This is the series 4 of my blog posts about some nifty techniques of using Nvim.
Check if a string contains a pattern?
There are two simple ways:
match() function, Vim assumes that
:h /magic) option is
set for patterns. If
pattern is found in
str, it will return the index
pattern starts. Otherwise, it will return -1.
You can also use regex match via
matches cases during matching, while
=~? ignores cases. During matching, it
is always assumed that
magic option is set.
When should I capitalize the function names?
For custom global functions, i.e., functions without the
local-function), the function name must start with an uppercase letter. But
for script local functions and auto-loaded functions (see
:h autoload), you
do not need to start the actual function name with uppercase letter.
How to represent
ALT key in mapping?
According to documentation (
<A-...> are the
same. Both can be used to refer to Alt key.
How to check the actual key press that Nvim receives when I press a key?
Sometimes, due to various reasons, when you press some key, what Nvim receives
is not that key press. To check the key that Nvim actually receives, press
Ctrl-V in insert mode and then press the key you want to check.
How to repeat some character N times？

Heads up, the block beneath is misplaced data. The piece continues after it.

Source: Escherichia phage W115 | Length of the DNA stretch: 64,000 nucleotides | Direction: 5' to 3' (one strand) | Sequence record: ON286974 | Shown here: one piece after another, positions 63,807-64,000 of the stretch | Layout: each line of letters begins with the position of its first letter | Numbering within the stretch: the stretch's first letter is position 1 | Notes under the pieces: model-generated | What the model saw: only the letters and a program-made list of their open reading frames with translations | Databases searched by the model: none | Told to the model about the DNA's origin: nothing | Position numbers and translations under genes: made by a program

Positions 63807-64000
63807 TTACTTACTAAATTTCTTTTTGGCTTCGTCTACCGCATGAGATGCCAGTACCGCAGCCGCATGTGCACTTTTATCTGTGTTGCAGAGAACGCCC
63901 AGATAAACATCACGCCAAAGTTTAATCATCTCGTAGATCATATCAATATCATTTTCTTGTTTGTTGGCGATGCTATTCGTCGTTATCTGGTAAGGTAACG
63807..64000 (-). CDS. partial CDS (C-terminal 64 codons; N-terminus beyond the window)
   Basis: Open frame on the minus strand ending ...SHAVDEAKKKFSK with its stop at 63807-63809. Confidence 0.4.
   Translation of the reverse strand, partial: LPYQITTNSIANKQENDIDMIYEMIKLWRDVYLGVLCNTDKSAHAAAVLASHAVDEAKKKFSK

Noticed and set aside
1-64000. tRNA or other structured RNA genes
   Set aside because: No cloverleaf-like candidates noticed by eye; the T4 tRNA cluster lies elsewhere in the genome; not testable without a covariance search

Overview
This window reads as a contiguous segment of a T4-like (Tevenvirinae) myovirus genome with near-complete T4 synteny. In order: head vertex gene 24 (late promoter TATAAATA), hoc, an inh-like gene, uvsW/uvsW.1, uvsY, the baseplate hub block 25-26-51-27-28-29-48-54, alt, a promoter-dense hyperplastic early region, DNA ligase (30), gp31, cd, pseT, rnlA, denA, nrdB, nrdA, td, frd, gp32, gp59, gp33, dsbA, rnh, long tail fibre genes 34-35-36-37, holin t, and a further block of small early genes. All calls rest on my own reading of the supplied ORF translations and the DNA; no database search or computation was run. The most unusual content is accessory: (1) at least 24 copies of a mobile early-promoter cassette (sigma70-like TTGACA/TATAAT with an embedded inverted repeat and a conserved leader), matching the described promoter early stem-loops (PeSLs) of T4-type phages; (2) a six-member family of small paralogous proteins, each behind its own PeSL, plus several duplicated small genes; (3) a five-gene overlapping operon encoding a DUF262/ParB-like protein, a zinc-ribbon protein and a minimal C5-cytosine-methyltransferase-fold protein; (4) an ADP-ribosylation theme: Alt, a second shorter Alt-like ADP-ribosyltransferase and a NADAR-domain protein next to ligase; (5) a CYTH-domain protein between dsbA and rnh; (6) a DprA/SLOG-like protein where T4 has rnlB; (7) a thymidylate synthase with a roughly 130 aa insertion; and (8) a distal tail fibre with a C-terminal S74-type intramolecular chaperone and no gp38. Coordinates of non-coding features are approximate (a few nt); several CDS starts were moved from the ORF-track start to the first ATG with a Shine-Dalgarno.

If you are in normal mode, use
<NUM>a<Chars><ESC> to input
How do I execute a normal mode command in insert mode?
Ctrl-O is used to leave insert mode, execute one normal mode
command and go back to insert mode. For example, if you want to see your
runtimepath value, you can first press
ctrl-o and then use
&runtimepath to see the option’s value.
Wrap selection with quotes or other characters
Install vim-surround. Go to visual
block mode (press
v in normal mode), select text you want to wrap, press
and press the wrapping characters such
If you want to indent the code and as well as wrap it, then you need to go to
visual line mode (press
V in normal mode)
Rename multiple occurrences of a variable
First, search the variable you want to rename. Then press
cgn to change it.
Go back to normal mode, press
. (dot), the next match will be replaced with
the new name. If you want to skip some match, press
It is not as powerful as the Sublime Text multiple cursor feature, but should suffice for refactoring your code most of the time.
Search Unicode characters using its code point
For example, if we would like to search
a (Unicode code point is
Neovim, the correct format is
:h /character-classes for more
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